|Hyperactivity-inattention||4.33 (2.09)||2.52 (2.02)||<.001|
|Peer problem||3.17 (1.88)||2.42 (1.68)||<.001|
|Prosocial behavior||4.36 (2.33)||5.15 (2.35)||<.001|
|PSDQb,c score (62 items)|
|Authoritative subscale (27 items)||3.09 (0.58)||3.16 (0.68)||.24|
|Authoritarian subscale (20 items)||2.39 (0.58)||2.04 (0.56)||<.001|
|Permissive subscale (15 items)||2.43 (0.4)||2.22 (0.45)||<.001|
|Secure||3.75 (1.43)||3.86 (1.33)||.38|
|Dismissing||3.59 (1.35)||3.88 (1.4)||.03|
|Preoccupied||3.95 (1.28)||3.73 (1.38)||.09|
|Fearful||3.79 (1.48)||3.74 (1.47)||.71|
|Secure||4.08 (1.32)||4.26 (1.23)||.14|
|Dismissing||3.74 (1.27)||3.56 (1.14)||.12|
|Preoccupied||4.06 (1.21)||3.84 (1.13)||.046|
|Fearful||3.66 (1.34)||3.2 (1.22)||<.001|
aSDQ: Strengths and Difficulties Questionnaire.
bFor the SDQ, the PSDQ, and the RQ, we used the Bonferroni correction and set the P value threshold of .05/19=.0026 in order to avoid increasing the risk of a type I error by multiple comparisons.
cPSDQ: Parenting Style and Dimensions Questionnaire.
dRQ: Relationship Questionnaire.
|Scales and subscales||PCIAT score ≥50, (n=232)||PCIAT score <50 (n=368)||P value|
|PCIAT total score, mean (SD)||63.58 (10.49)||34.07 (8.19)||<.001|
|Parents who thought their child was addicted to the internet, n (%)||190 (81.9)||110 (29.9)||N/Aa|
|Parents who did not think their child was addicted to the internet, n (%)||42 (18.1)||258 (70.1)||N/A|
|SDQb,c score (25 items, including all 5 subscales), mean (SD)|
|Total difficulties score (20 items, excluding prosocial behavior subscale)||12.67 (5.88)||7.58 (5.03)||<.001|
|Subscales (5 items each)|
|Emotional symptoms||2.51 (2.28)||1.23 (1.68)||<.001|
|Conduct problems||2.64 (1.82)||1.4 (1.33)||<.001|
|Hyperactivity-inattention||4.27 (2.1)||2.55 (1.97)||<.001|
|Peer problem||3.24 (1.88)||2.39 (1.67)||<.001|
|Prosocial behavior||4.45 (2.29)||5.29 (2.38)||<.001|
|PSDQc,d score (62 items), mean (SD)|
|Authoritative subscale (27 items)||3.08 (0.58)||3.16 (0.67)||.12|
|Authoritarian subscale (20 items)||2.41 (0.57)||2.05 (0.58)||<.001|
|Permissive subscale (15 items)||2.47 (0.41)||2.23 (0.46)||<.001|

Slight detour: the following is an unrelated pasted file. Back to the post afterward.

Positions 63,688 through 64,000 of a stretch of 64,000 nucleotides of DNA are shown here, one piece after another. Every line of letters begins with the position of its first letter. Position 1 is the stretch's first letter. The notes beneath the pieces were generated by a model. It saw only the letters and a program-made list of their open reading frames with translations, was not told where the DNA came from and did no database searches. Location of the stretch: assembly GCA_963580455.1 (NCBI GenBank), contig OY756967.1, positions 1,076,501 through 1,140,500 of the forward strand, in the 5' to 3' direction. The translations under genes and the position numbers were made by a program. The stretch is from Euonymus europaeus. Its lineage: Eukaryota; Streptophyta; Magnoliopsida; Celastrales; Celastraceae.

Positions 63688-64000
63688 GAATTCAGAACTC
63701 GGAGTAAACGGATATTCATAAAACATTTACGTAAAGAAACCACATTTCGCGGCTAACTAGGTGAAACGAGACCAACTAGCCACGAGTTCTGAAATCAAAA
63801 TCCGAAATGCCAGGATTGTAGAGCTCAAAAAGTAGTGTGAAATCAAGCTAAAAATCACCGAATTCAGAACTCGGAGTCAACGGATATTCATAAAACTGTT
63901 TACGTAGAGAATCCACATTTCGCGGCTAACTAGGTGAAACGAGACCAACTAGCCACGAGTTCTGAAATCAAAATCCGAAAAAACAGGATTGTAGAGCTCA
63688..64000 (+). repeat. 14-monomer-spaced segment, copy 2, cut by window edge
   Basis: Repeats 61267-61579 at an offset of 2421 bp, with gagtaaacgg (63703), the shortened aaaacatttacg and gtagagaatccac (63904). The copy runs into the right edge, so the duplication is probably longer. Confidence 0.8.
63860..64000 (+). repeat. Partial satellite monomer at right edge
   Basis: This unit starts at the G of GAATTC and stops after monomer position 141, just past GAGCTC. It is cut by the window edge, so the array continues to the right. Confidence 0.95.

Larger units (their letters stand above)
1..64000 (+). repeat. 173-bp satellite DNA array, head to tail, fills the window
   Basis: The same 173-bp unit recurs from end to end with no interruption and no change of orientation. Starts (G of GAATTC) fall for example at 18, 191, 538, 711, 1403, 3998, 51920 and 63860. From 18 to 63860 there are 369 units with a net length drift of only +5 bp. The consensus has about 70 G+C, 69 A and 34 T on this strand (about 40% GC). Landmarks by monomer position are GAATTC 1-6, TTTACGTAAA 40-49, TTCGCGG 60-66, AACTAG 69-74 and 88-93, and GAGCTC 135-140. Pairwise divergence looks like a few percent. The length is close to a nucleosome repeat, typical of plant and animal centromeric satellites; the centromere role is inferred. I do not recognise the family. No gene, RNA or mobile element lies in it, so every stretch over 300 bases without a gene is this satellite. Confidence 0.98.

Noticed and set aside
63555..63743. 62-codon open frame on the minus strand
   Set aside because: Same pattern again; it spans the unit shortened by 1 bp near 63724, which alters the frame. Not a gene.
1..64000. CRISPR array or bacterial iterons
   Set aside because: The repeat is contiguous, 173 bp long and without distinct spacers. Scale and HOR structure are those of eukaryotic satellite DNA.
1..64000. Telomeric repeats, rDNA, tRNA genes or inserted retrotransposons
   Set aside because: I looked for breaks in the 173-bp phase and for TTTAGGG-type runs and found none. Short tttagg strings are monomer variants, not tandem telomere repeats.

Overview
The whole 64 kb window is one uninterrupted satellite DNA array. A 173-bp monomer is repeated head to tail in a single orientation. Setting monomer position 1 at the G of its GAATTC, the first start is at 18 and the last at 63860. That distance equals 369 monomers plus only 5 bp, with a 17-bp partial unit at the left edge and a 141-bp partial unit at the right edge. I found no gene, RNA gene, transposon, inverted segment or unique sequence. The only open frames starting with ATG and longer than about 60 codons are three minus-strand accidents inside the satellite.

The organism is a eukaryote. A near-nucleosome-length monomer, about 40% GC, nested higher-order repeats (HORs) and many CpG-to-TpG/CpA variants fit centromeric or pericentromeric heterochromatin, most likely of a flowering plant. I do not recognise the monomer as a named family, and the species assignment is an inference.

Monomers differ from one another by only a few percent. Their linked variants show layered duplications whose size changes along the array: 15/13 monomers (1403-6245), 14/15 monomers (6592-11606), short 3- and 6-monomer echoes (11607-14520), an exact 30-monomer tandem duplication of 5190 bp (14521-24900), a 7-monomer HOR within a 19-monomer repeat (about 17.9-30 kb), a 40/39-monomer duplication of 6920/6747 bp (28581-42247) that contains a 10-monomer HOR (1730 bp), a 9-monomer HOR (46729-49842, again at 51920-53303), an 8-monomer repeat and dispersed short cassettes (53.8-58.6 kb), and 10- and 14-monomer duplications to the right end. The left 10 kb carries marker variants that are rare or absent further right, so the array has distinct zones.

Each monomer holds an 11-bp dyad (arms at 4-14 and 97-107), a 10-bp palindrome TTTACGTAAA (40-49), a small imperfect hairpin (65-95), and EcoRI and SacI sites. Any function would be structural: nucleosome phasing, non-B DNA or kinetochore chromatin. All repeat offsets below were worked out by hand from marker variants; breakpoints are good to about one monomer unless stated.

|RQc,e score, mean (SD)|
|Secure||3.75 (1.36)||3.9 (1.38)||.19|
|Dismissing||3.68 (1.32)||3.88 (1.4)||.07|
|Preoccupied||3.95 (1.25)||3.72 (1.37)||.04|
|Fearful||3.83 (1.41)||3.71 (1.46)||.30|
|Secure||4.09 (1.29)||4.31 (1.25)||.04|
|Dismissing||3.76 (1.23)||3.58 (1.17)||.09|
|Preoccupied||4.07 (1.15)||3.83 (1.1)||.01|
aN/A: not applicable; a P value was not calculated for this item.
bSDQ: Strengths and Difficulties Questionnaire.
cFor the SDQ, the PSDQ, and the RQ, we used the Bonferroni correction and set the P value threshold of .05/19=.0026 in order to avoid increasing the risk of a type I error by multiple comparisons.
dPSDQ: Parenting Style and Dimensions Questionnaire.
eRQ: Relationship Questionnaire.
In this study, we administered a questionnaire to investigate the relationship between parenting styles and adolescents’ internet addiction and mental health problems. In recent years, various studies on adolescents have suggested that internet dependence is associated with developmental disorders; in addition, both ADHD and ASD have been found to be associated with the risk of internet dependence. Cakmak and Gul  reported that weekly internet usage among children with ADHD aged 12 to 16 years was higher than among children in the control group. Kawabe et al [ ] reported that 25 out of 55 participants with ASD were classified as having internet addiction based on results from the IAT.